A Pennsylvania federal court agreed Tuesday that a defamation lawsuit brought by a Philadelphia County judge over his portrayal in a book about the infamous murder trial of abortion provider Kermit Gosnell could be heard in his home court.
The American Council on Exercise told a California federal court Monday that a Chubb subsidiary is refusing to pay the nearly $2 million the group spent defending against a trademark suit.
A California cardiology clinic and its five shareholder physicians agreed to pay $1.2 million to resolve False Claims Act allegations that they improperly performed and billed federal and state health care programs for unnecessary and risky heart stress tests, according to a statement by U.S. Attorney Phillip A. Talbert on Tuesday.
Federal courts across the country are handing down important rulings interpreting the U.S. Supreme Court’s landmark decision on False Claims Act liability in Universal Health Services v. Escobar. As the rulings keep pouring in, stay up to speed on Law360’s latest coverage and analysis of Escobar’s impact.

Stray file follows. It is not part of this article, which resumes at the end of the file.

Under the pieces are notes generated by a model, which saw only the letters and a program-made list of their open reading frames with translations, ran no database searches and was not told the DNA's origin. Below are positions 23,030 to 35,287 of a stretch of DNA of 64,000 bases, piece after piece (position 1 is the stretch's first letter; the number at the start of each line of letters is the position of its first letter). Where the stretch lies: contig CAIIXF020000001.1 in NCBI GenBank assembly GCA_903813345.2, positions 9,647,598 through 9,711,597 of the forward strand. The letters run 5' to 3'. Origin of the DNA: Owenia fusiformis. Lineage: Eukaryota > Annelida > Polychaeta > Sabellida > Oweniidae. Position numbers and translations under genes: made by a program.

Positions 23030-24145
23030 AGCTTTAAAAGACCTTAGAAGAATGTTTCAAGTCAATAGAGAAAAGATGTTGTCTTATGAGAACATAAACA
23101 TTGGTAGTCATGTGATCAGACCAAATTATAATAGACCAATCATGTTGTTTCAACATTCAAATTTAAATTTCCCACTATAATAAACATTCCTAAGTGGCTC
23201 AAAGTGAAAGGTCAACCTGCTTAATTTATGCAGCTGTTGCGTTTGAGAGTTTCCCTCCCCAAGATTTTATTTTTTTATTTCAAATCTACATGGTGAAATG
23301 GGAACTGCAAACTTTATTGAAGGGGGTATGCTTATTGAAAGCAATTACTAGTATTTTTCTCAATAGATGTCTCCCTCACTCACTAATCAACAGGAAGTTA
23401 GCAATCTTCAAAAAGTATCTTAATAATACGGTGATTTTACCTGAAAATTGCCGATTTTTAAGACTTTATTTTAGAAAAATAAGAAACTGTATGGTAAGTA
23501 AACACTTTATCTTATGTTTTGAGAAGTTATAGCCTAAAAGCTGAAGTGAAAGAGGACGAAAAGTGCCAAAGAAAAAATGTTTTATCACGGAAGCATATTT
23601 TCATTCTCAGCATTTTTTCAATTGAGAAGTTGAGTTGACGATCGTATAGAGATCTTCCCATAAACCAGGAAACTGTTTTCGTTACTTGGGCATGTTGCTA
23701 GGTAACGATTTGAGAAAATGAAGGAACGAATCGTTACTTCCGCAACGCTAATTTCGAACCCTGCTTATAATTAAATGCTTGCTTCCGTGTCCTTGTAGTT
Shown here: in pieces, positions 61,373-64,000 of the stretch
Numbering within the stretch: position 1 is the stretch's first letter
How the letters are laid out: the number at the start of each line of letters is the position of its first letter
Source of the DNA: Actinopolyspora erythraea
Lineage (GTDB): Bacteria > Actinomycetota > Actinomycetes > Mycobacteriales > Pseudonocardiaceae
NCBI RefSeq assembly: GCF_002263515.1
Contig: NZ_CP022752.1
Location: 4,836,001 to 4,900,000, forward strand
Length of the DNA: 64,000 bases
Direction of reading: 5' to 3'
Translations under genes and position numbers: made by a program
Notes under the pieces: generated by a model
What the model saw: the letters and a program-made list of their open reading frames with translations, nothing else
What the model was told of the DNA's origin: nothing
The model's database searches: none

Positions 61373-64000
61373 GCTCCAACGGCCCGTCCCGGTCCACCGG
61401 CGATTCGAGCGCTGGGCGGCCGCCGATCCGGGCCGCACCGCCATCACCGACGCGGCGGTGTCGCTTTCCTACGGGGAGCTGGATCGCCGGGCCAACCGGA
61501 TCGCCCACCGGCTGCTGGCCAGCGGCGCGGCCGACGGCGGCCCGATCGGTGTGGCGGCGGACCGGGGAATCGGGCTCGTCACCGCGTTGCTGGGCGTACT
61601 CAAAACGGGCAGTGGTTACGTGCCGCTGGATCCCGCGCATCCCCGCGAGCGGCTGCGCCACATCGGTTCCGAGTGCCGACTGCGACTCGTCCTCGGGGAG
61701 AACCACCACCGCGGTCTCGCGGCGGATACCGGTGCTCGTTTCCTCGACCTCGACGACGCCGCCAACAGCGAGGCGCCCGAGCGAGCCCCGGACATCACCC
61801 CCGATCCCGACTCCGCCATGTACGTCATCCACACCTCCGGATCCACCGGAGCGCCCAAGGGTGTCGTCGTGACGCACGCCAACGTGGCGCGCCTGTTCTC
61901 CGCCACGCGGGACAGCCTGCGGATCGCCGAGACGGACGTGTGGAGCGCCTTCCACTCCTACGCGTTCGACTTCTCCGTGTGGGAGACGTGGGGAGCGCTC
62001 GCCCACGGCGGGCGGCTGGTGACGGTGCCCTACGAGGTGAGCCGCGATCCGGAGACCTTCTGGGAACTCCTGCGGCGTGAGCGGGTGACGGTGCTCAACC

Christopher Scalia and Edward Whelan have published an indispensable collection of the late Justice Antonin Scalia's best speeches. "Scalia Speaks: Reflections on Law, Faith, and Life Well Lived" puts on full display Justice Scalia’s skilled writing, quick wit and uncommon wisdom on a wide range of topics — from law to turkey hunting, says Judge William Pryor of the Eleventh Circuit.
In a False Claims Act case last month, the Ninth Circuit rejected a company’s attempt to push its former employee into arbitration under a very broadly worded agreement that she had signed at hiring. The My Left Foot ruling offers some pointers for employees wishing to avoid the tilted field of forced arbitration, say Scott Oswald and Andrew Witko of The Employment Law Group PC.
Financial Crisis Anniversary
The role of the general counsel has significantly grown in importance, with the GC now often replacing the senior partner in the outside law firm as the primary counselor for the CEO and the board. This inside counsel revolution was given great impetus by the financial crisis that started 10 years ago, says Ben Heineman Jr., former general counsel of General Electric Co.